The twilight zone is a layer of water depth that is penetrated by significantly less light than what can be found closer to the water’s surface. For this reason, the twilight zone is cold and quite dark, making it unsuitable for most photosynthetic plant species. Twilight zones can be found around the world and are not unique to any specific body of water. According to National Oceanic and Atmospheric Administration, the twilight zone can be found at a depth of about 200 meters to 1000 meters (650 to 3,300 feet) beneath the water’s surface. This layer range is below the water’s photic layer- the sunlit area, and just above the midnight range.

EDNA Metabarcoding Animal Samples In The Mesopelagic Zone

While some species spend their lives in undisturbed depth range known as the twilight zone, many animals move in and out of it. Species fish, squid and plankton likely swim in darkness to find food or to keep away from predators. These traveling carry environmental DNA signatures with them, which reveals detailed information about the creature. A new study by researchers, Elizabeth Andruszkiewicz Allan, Michelle H. DiBenedetto, Andone C. Lavery, Annette F. Govindarajan and Weifeng G. Zhang simulates the physical conditions that cause environmental DNA samples to move through the twilight zones.

Their conclusion: environmental conditions like currents, wind, and mixing do not significantly impact the vertical distribution of DNA samples. To be precise, their computer generated model demonstrates that eDNA samples didn’t move beyond a 20 meter range of where it was released into the environment. If this model reflects the actual conditions of marine ecosystems in twilight zones, perhaps changes eDNA concentrations can be used to determine which fish species are present at a sea depth or how long species spend at varying depths. This has groundbreaking implications for tracking marine species travel patterns and migration more generally in aquatic ecosystems.

DNA double helix molecule strands
DNA double helix

More On Conservation

There is still much to learn about the carbon sequestration potential, ecological processes and biological diversity profiles of middle ocean twilight zones. Here at eco Treatise, we are quite vocal about the need to protect ecosystems during sampling missions, ultimately disturbing them as little as possible. Sampling techniques like trawling, bait camera trapping and other forms capture carry ethical concerns which could hamper further research.

Twilight zones likely provide ecological services to the network of species that migrate in and out of them, and more permanent inhabitants. In order to preserve full ecological function and avoid disturbing species, researchers will have to prioritize more minimally invasive sampling techniques. Sampling approaches that are minimally invasive to species and ecosystems are more likely to win over public approval.

Whales As Ecosystem Engineers

A new study published in Nature sheds light on the roles whales play in marine ecosystems. Researchers used metabolic models to estimate whale feeding volumes. Whale tagging and acoustic acoustic measurements were used to calculate whale prey densities in the Atlantic, Pacific, and Southern Oceans. Their results suggest that previous assessments greatly underestimated baleen whale prey consumption. Further, researchers reason that larger whale populations would add to the “productivity” of marine ecosystems by perpetuating iron recycling.

whale tail protruding from ocean's surface

Prey Consumption and Nutrient Cycling

Baleen whales are the largest carnivorous marine mammals, so naturally, they feed on tremendous amounts of krill, zooplankton and other prey. Krill is turned over in stomachs of whales (Mysticeti). Once krill has been digested, their iron contents are released back out into the aquatic ecosystem where it floats towards the water’s surface due to water pressure. Iron rich excrement yields nutrients for phytoplankton, which are microscopic plants that use photosynthesis to make energy.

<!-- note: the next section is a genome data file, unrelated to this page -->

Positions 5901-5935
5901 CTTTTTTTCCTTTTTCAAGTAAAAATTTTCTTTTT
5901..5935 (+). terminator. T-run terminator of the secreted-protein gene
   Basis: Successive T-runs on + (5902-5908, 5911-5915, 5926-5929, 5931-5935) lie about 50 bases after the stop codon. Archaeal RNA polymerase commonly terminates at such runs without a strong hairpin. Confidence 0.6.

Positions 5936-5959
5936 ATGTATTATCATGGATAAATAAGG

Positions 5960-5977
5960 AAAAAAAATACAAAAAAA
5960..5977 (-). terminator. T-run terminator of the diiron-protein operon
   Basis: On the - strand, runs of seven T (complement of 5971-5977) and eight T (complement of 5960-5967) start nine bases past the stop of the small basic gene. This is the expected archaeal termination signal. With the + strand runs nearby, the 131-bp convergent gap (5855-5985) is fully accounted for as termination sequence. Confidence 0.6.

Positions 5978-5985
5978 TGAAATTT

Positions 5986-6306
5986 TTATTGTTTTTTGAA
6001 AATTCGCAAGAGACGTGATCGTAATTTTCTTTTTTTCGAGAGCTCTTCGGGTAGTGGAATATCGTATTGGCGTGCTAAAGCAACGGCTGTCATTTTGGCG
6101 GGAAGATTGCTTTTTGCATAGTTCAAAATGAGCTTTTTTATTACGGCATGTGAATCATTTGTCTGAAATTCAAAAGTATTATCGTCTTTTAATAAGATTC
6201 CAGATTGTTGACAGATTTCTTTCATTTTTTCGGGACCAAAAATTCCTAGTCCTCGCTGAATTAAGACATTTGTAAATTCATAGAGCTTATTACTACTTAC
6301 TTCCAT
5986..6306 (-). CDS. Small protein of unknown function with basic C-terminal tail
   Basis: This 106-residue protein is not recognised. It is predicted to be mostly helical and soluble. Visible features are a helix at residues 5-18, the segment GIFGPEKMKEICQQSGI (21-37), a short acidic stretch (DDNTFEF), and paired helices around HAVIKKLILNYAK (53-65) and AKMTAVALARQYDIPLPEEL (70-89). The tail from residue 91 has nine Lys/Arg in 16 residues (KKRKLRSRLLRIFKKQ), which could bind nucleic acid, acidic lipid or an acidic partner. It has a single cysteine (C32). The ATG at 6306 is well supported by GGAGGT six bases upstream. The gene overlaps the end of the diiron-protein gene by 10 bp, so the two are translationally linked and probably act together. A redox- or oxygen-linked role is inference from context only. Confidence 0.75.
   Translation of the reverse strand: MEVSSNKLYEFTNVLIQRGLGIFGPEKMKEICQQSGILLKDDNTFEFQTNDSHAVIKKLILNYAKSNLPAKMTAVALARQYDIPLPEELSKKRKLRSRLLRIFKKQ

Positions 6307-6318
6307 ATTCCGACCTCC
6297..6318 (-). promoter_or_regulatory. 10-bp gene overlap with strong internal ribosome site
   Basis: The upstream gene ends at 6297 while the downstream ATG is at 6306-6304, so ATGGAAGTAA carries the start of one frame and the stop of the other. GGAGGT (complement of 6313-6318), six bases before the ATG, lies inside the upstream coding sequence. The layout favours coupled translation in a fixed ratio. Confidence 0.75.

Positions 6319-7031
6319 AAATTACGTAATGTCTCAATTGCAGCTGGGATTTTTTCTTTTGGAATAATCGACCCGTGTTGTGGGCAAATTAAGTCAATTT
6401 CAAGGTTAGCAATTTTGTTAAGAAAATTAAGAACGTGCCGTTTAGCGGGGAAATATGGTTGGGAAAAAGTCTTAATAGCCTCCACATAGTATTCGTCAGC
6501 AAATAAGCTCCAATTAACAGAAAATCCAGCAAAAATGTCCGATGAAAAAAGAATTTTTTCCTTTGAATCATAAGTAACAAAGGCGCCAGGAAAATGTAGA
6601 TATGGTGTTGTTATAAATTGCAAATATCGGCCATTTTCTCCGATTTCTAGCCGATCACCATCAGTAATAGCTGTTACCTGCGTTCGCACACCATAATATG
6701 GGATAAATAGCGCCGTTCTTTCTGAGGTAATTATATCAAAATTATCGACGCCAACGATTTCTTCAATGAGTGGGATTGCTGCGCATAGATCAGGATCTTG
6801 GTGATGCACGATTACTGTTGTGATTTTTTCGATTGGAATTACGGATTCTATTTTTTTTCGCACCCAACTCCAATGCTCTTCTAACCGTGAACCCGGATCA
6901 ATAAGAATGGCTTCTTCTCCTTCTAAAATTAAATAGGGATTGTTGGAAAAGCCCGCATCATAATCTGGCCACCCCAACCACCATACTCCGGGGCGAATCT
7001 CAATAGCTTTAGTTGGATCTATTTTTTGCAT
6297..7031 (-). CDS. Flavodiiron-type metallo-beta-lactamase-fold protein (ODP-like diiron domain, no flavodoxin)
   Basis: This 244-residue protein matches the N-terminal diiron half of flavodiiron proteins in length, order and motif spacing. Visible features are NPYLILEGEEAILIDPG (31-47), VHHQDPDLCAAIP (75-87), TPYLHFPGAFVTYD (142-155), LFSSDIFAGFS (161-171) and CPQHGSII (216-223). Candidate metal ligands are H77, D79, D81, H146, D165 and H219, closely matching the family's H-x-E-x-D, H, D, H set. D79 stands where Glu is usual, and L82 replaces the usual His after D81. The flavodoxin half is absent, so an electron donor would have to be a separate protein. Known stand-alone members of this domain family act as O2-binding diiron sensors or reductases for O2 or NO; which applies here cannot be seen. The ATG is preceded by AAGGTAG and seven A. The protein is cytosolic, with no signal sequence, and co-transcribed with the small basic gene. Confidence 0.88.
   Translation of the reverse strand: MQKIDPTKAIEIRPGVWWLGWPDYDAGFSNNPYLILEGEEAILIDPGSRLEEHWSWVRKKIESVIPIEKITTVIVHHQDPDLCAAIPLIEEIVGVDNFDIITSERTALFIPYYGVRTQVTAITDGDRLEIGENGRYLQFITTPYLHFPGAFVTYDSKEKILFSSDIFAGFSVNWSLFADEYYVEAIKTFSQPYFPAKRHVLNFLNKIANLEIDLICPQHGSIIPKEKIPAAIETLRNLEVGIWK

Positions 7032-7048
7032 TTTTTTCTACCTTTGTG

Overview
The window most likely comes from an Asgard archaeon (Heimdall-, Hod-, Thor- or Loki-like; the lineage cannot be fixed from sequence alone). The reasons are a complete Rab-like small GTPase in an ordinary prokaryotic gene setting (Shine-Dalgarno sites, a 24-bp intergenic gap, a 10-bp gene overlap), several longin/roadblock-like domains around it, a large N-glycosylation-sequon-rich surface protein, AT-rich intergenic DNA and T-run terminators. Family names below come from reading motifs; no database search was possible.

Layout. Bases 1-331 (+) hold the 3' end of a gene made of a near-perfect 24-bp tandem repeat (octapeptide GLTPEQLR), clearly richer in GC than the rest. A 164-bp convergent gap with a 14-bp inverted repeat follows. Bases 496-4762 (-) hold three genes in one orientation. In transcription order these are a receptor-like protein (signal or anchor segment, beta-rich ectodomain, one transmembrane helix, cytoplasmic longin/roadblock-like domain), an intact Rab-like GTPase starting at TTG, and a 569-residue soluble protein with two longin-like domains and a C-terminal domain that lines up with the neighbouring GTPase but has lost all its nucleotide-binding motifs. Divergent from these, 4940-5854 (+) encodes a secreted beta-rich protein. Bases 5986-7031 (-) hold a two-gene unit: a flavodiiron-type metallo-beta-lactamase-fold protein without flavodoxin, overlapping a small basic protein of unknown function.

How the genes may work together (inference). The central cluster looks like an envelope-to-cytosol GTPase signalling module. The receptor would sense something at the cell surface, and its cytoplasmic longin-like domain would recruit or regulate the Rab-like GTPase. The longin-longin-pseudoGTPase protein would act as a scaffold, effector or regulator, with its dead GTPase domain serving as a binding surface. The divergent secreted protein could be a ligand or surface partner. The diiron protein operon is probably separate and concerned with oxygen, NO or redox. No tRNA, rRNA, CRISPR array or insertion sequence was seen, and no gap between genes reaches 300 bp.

Phytoplankton are then consumed by other creatures in the environment, including krill! Krill feed on the phytoplankton that grow using the nutrients from recycled metabolized – recycled – krill. In other words, baleen whales populations perpetuate nutrient cycling. At one level, krill are consumed by whales. Subsequently, whale waste supplements phytoplankton growth, which helps sustains krill populations.

By comparing the prey consumption more than 300 tracked whales in this new study to per-capita consumption estimates from the early 20th century, researchers were able to reason that southern krill populations has to be considerably higher than they are today. Whales were found to eat up to three times more krill and other prey than previous assessments have supposed.

Researchers were able to determine how much whales eat by tagging individual whales by attaching electronic devices on their backs. These electronic devices carry cameras, microphones and of course, GPS locators. These electronic tags, in conjunction with acoustic measurements of prey biomass, informed researchers on whale eating cycles and intake volume. Of course, prey intake varies between different species of whale.

The Krill Paradox

The almost infamous krill paradox refers to the mystery in marine ecosystems regarding the removal of large predators, like whales. When whales are hunted, and their populations consequently decrease, so do the population sizes of krill. This perplexes researchers because they intuitively expect krill populations to grow wildly in the absence of whales which eats thousands of tons of krill daily. Instead, the opposite is true: as whales are removed from the ecological system, krill populations shrink. The new study illuminates exactly why this phenomenon occurs. Krill depend on whales to produce nutrients for the microscopic plants that they eat. Declines in whale species members leads to fewer iron being sent toward the water’s surface in the form of whale excrement. Which ultimately contributes to less plentiful meals available for krill populations.

Implications For Restoration

The conclusions of this study may have potential for marine ecosystem restoration efforts. Conserving or enhancing marine ecosystems will not only demand limits on whale hunting, but also for the deliberate effort of whales, and likely other influential species. Species like whales are evidently essential for the continued functionality of the ecosystem that they are enveloped in.